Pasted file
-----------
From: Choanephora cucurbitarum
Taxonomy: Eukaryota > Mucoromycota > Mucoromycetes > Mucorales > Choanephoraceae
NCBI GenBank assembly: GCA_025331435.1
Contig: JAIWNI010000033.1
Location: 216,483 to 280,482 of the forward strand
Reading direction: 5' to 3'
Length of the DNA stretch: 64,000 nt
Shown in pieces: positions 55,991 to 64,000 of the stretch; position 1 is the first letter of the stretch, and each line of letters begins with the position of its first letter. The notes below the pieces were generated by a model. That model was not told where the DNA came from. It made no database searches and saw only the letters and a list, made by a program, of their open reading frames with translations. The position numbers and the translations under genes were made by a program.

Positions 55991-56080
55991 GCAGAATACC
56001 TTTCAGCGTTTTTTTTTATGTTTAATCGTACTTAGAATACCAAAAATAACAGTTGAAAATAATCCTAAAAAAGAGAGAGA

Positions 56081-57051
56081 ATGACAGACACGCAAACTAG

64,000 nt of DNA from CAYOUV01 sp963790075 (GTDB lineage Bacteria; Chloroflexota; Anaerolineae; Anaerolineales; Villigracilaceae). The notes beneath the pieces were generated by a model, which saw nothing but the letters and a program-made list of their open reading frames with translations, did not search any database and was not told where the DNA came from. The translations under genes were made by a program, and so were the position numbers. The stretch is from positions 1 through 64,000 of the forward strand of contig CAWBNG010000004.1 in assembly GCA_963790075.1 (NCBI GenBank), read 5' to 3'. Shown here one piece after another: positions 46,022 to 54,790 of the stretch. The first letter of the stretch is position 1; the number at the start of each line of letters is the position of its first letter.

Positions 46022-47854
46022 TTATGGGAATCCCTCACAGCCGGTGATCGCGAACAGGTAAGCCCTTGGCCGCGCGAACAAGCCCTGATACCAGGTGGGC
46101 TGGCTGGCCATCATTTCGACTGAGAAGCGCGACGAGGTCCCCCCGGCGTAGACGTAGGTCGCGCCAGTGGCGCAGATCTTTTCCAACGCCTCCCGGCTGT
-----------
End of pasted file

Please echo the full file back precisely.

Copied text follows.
From: Choanephora cucurbitarum
Taxonomy: Eukaryota > Mucoromycota > Mucoromycetes > Mucorales > Choanephoraceae
NCBI GenBank assembly: GCA_025331435.1
Contig: JAIWNI010000033.1
Location: 216,483 to 280,482 of the forward strand
Reading direction: 5' to 3'
Length of the DNA stretch: 64,000 nt
Shown in pieces: positions 55,991 to 64,000 of the stretch; position 1 is the first letter of the stretch, and each line of letters begins with the position of its first letter. The notes below the pieces were generated by a model. That model was not told where the DNA came from. It made no database searches and saw only the letters and a list, made by a program, of their open reading frames with translations. The position numbers and the translations under genes were made by a program.

Positions 55991-56080
55991 GCAGAATACC
56001 TTTCAGCGTTTTTTTTTATGTTTAATCGTACTTAGAATACCAAAAATAACAGTTGAAAATAATCCTAAAAAAGAGAGAGA

Positions 56081-57051
56081 ATGACAGACACGCAAACTAG

64,000 nt of DNA from CAYOUV01 sp963790075 (GTDB lineage Bacteria; Chloroflexota; Anaerolineae; Anaerolineales; Villigracilaceae). The notes beneath the pieces were generated by a model, which saw nothing but the letters and a program-made list of their open reading frames with translations, did not search any database and was not told where the DNA came from. The translations under genes were made by a program, and so were the position numbers. The stretch is from positions 1 through 64,000 of the forward strand of contig CAWBNG010000004.1 in assembly GCA_963790075.1 (NCBI GenBank), read 5' to 3'. Shown here one piece after another: positions 46,022 to 54,790 of the stretch. The first letter of the stretch is position 1; the number at the start of each line of letters is the position of its first letter.

Positions 46022-47854
46022 TTATGGGAATCCCTCACAGCCGGTGATCGCGAACAGGTAAGCCCTTGGCCGCGCGAACAAGCCCTGATACCAGGTGGGC
46101 TGGCTGGCCATCATTTCGACTGAGAAGCGCGACGAGGTCCCCCCGGCGTAGACGTAGGTCGCGCCAGTGGCGCAGATCTTTTCCAACGCCTCCCGGCTGT